A shoe shiner sits poised at their corner, made tense by the hot pavement, next to a busy street, desperately calling out to the passing cars with offers for their shoe shining services. No one in the cars can hear their calls. Windows are up, people are talking hands-free, air con is on. Those who do walk by are looking down at their phones and besides no one is looking to get their crocs shined. Those who are out in the heat are probably looking to make their own bit of dough or find a place to sleep. It’s been a while since the shoe shiner has had any customers. They can’t help but remember when they were little. When they would proudly watch their ancestors smiling up at all the people who were lined up around this same street corner, waiting for a shine. What happened?
We are not as important as we think we are.
Once we released the manifesto, we realized that we had not defined our “we”. In meta terms, “we” = “humans”. In macro terms, “we” = “western hemispheric concepts of humans”. In micro terms, “we” = “performing arts in Canada”. We – in micro terms – are in the midst of the painful realization that we are not as important as we think we are and certainly not as powerful. This is equally true at the crossroads of the current challenges with AI as it is with the environment that gives us life. For billions of people, this has never NOT been true. But we – through the pervasiveness of Judeo-Christian doctrine – were led to believe that we were put here to propagate, so as to better secure our dominion over all things. This idea has made a mess of all the things. Even the name, the Dominion of Canada, was changed in 1982 to better reflect advancing ideas of egalitarian and democratic values.
We need to shift what we value and who.
Snapped out of their wistful reverie by a 7-11 big gulp cup tossed from a truck and landing on their head, the shoe shiner spots a distinguished-looking older gentleman wearing a three-piece suit on the other side of the street. The shoe shiner notices that the gentleman is wearing a great-looking pair of leather shoes. After jumping up and down, doing a couple of arresting dance moves, and singing ‘do the locomotion’ at the top of their lungs, the shoe shiner finally gets the gentleman’s attention. Not surprisingly, distinguished though he is, the gentleman has failing eyesight, is hard of hearing, and often feels isolated by these facts. The gentleman is delighted to be beckoned over. It is so rare that people notice him in this bustling world! Of course, he would like his shoes shined! A big smile. The shoe shiner smiles too! Connection! And just as the shoeshiner is about to set to work, the man clutches at his chest, his eyes roll back in his head and he falls to the ground. Dead.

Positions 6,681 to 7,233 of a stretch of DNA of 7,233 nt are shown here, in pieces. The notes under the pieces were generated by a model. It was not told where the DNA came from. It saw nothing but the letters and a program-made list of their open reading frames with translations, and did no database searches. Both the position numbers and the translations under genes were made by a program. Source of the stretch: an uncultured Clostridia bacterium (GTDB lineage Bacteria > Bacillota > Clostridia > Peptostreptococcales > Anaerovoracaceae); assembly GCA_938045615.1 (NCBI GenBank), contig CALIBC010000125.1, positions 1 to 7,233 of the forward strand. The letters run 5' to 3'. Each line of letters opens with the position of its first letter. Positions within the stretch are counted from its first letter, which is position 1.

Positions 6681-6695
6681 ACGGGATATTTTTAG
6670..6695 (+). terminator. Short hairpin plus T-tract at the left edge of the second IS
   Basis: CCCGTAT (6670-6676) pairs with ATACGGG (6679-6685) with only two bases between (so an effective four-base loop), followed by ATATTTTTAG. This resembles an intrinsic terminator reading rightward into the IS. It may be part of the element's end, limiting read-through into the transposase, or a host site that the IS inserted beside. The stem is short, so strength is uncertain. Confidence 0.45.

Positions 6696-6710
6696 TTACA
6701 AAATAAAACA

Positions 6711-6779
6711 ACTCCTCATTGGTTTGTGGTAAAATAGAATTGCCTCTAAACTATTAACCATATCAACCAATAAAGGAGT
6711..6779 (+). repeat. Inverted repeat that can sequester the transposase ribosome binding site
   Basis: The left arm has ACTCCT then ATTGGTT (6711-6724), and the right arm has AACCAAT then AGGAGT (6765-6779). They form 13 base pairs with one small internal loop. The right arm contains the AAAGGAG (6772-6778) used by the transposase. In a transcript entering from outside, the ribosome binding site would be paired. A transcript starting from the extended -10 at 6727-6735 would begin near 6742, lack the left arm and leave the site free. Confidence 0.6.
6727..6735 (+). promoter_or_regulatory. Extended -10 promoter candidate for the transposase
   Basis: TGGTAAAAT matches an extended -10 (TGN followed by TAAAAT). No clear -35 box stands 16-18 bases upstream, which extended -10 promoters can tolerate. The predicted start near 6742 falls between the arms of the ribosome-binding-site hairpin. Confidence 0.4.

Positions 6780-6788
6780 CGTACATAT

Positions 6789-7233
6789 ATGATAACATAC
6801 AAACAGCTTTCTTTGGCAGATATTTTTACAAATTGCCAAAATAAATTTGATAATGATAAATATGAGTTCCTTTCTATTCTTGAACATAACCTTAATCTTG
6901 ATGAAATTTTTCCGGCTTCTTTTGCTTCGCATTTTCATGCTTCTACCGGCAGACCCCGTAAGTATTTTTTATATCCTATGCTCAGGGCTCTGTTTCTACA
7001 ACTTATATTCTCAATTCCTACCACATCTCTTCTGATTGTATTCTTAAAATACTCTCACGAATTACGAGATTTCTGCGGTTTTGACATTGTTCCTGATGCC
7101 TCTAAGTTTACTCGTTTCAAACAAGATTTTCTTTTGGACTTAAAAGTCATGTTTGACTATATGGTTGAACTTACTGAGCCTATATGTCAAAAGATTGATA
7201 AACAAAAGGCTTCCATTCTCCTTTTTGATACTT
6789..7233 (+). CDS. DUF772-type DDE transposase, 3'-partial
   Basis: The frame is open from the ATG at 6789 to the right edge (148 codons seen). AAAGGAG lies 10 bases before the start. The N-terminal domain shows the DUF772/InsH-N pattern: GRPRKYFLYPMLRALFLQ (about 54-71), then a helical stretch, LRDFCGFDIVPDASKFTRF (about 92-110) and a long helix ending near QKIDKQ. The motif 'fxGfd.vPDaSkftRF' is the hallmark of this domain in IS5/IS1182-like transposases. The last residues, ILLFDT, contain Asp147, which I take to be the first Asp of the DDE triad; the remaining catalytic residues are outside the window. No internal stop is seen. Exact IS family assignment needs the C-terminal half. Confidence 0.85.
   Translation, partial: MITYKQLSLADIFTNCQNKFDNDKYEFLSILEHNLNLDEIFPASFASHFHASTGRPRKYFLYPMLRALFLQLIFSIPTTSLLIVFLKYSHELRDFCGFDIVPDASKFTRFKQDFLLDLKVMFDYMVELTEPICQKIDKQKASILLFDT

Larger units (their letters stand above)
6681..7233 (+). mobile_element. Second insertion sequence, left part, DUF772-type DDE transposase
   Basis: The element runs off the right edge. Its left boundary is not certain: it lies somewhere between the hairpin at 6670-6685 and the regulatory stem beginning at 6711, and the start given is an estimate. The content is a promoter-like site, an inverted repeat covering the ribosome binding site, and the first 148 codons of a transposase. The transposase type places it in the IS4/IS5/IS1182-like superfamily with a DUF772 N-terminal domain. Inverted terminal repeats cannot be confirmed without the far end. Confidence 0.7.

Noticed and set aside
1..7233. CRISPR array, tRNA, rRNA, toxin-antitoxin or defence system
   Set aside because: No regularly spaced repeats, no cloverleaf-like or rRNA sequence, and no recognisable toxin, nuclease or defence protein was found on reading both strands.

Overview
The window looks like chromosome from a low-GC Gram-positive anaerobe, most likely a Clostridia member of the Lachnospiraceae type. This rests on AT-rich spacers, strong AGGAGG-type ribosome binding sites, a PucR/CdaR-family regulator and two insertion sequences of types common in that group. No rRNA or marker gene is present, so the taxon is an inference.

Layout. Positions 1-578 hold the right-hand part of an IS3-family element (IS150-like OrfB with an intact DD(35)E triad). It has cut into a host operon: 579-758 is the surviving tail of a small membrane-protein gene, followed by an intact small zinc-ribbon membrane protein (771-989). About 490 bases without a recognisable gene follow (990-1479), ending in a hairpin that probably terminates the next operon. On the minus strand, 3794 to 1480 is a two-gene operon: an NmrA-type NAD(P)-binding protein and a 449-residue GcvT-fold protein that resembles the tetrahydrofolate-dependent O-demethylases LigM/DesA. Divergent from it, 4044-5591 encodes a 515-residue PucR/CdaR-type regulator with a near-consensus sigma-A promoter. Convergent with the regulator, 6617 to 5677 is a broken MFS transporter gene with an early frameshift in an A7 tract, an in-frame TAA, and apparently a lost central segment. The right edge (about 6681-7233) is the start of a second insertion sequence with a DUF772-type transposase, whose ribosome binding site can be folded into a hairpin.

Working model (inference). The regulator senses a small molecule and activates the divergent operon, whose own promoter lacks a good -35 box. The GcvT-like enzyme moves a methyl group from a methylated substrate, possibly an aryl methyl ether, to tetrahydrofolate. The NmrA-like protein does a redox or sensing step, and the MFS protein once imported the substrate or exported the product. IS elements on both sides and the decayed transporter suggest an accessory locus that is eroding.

The micro “we” are struggling and our biggest fans are dying.
For centuries, Indigenous and Eastern ways of knowing have been offering wisdom for how humans fit within the world. The Western hemisphere – the macro world – is still struggling to accept this wisdom. Recent heat waves, fires and floods are helping to speed up a shared understanding of the need. “We”, defined now as westernised “human-shaped domination machines”, have throughout history done two things well – ignore data and risen above others. Not all boats have risen alongside us domination machines. Cultures have been crushed, animals have gone extinct, icebergs have melted and forests are burning. This sounds catastrophic. It is. We are in a crisis. It is not just a crisis in the performing arts. It is a human crisis, a crisis of human supremacy. Yet, “the performing arts”, as defined by us here, are a Western idea built to celebrate humanity and to profit (financially or otherwise) from that celebration. That’s a tough sell right now.
Sitting beside the corpse of the distinguished gentleman, the shoe shiner’s mood turns sombre and reflective. “Poor me,” they think, “there was a time when what I did meant something, when all the world wanted a shine!” They feel bad for feeling this way, a man is dead after all, “but godammit, it’s not fair!” Each year they have given more, more, more. They have worked HARD. They studied the ancients on the classical methods and they experimented with avant-garde approaches. They read all the shoe-shining books and religiously attended ShineCon even though the registration fees had gone through the roof. They have the latest assortment of brushes and polishes for every type and colour of leather and they even studied the art of buffing Nikes. A passerby trips on the dead man’s arm and swears at the shoe shiner, telling them to move their business out of the way. The shoe shiner knows that no matter how loudly they shout, no one is going to help.